I’m not sure why the writers chose to have Gary’s mother get into an accident and become ill. It did show how far Gary has come in terms of relating to, and understanding, others but it seemed sort of stuck into the episode. Perhaps it will become clear next week. Losing his mother will have a huge impact on Gary and may put him out of commission when he is most needed.

The Anti-Alphas

So living for two hundred years might have some impact on your memories? I hadn’t even thought of that but it makes sense. Stanton found Mitchell as his way to retain his memories. It was interesting that he used Mitchell for feeling memories. Is that the downside of his gift? Does he have trouble retaining his experiences? Is that why he operates in the manner he does?

Just when I was sure that I could put Stanton in the evil box and Rosen in the good box, the writers have messed things up a bit again. The last memory that Stanton gave to Mitchell showed that he was uncertain about his sacrifice of Dani. He isn’t a sociopath, but that makes the choice he made to sacrifice Dani less understandable. He really did love her and he still killed her. It did make Parrish more human but Rosen is going to use his humanity against him. This seems a wrong choice for him. The ends very rarely justify the means.

Bits and Pieces

One of the highlights of this episode for me was the awkward high five between Rosen and Kat.

The caretaker regenerating his bones after his neck was broken was gross. I’m not a fan of gross. Besides, what would happen with his spinal cord? It must have taken a beating as well.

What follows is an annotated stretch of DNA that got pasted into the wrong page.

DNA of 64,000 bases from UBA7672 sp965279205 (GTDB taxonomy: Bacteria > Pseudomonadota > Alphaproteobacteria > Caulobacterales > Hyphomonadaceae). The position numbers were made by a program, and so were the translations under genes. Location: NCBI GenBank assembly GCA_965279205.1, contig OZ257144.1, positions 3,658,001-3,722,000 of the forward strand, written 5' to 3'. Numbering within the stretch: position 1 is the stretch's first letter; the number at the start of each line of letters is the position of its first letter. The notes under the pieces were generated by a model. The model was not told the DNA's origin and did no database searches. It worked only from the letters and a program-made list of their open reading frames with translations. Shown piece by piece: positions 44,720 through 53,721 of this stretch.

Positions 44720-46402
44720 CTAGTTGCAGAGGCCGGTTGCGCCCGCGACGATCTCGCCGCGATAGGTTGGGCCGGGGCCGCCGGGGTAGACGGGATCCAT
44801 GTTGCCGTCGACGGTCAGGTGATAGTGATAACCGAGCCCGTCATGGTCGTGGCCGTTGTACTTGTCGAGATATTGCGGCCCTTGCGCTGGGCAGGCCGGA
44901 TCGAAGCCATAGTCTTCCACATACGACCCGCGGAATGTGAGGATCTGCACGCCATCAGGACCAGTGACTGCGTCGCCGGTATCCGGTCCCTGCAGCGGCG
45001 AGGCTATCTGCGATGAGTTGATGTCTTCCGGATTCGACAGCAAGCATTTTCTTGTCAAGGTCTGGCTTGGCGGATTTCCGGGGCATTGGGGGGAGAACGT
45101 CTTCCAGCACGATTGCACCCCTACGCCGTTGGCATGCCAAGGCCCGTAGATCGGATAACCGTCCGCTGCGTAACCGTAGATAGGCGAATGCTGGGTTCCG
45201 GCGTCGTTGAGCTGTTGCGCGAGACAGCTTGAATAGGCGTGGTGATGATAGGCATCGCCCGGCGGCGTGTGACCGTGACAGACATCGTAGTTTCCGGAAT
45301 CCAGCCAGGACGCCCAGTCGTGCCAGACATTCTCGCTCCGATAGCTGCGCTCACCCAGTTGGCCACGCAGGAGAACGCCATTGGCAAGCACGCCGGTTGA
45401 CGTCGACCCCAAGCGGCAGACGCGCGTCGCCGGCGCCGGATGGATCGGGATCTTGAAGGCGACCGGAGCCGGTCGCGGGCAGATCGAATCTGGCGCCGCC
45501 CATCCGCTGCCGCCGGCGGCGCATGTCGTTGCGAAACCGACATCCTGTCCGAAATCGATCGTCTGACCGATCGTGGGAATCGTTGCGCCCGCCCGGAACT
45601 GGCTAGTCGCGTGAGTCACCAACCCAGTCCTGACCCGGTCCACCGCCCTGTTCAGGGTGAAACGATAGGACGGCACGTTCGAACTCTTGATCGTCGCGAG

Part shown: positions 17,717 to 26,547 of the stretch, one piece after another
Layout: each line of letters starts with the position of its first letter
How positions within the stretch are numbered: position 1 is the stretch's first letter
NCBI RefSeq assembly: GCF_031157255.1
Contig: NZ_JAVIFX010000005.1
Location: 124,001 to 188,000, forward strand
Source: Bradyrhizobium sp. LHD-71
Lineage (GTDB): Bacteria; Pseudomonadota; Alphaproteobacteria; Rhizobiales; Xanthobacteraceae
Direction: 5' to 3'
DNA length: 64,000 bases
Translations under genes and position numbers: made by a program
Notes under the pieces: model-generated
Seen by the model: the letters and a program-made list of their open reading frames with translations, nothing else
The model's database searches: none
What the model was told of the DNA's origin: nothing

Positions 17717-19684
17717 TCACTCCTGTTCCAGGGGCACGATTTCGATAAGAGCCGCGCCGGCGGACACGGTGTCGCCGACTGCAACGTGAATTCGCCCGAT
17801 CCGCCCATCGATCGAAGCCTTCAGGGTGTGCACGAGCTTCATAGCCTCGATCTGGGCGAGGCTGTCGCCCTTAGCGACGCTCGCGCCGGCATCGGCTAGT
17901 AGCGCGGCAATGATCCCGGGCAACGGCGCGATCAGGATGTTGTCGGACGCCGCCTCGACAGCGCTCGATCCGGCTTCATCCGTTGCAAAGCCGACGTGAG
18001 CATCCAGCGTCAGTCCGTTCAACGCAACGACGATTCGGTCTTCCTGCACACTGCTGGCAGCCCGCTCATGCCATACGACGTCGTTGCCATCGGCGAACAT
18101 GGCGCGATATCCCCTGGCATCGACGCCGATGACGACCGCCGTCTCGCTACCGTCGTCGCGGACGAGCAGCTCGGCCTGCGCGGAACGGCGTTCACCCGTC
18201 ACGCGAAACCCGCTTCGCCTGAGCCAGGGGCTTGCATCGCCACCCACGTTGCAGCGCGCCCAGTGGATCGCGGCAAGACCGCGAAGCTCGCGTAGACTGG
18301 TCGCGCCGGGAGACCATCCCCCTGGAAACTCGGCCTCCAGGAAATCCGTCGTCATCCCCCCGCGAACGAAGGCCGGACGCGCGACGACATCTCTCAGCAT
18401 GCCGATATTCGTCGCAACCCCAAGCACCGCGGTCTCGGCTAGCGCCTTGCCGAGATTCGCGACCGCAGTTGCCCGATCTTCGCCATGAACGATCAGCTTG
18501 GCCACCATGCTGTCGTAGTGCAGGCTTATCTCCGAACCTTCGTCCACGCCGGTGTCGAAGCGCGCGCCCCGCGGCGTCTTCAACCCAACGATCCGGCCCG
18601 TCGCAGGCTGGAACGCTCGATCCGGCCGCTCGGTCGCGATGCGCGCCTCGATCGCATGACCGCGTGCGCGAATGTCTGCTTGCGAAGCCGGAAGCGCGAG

Senator Burton is not stupid. She figured out that it was Nina who pushed her and she managed to get herself assigned to the unit just so she could figure that out. She would make a good ally, but Rosen may have made her an enemy instead.

We are going to see those photovoltaic machines again. I still want to know if Rachel has been compromised by being exposed to one. On the other hand it seems to have helped her control her power. Maybe they have an upside?

Kat may be super-smart, but it took a minute for her to figure out that Hicks was in the car. Experience, ie. memories are a big part of what makes us effective. On the other hand, how quickly did she pick up that rock and wade into the water even though she wasn't sure if she knew how to swim (which she didn't)?


Kat: “All ears. Quantico-trained ears.”

Kat: “I was calm as we approached the farm house, sliding into danger as if it were a pair of fuzzy slippers.”

Rosen: “Senator, you are right. My team is dangerous and so am I.”

Stanton Parrish: “If I could have that moment back...”

Rosen: “Sleep, what’s that? Cameron Mitchell is nothing more than a thread to be pulled and Parrish will unravel.”
Hicks: “Parrish won’t let you keep Mitchell chipped. He’ll come for him.”
Rosen: “Let him come.”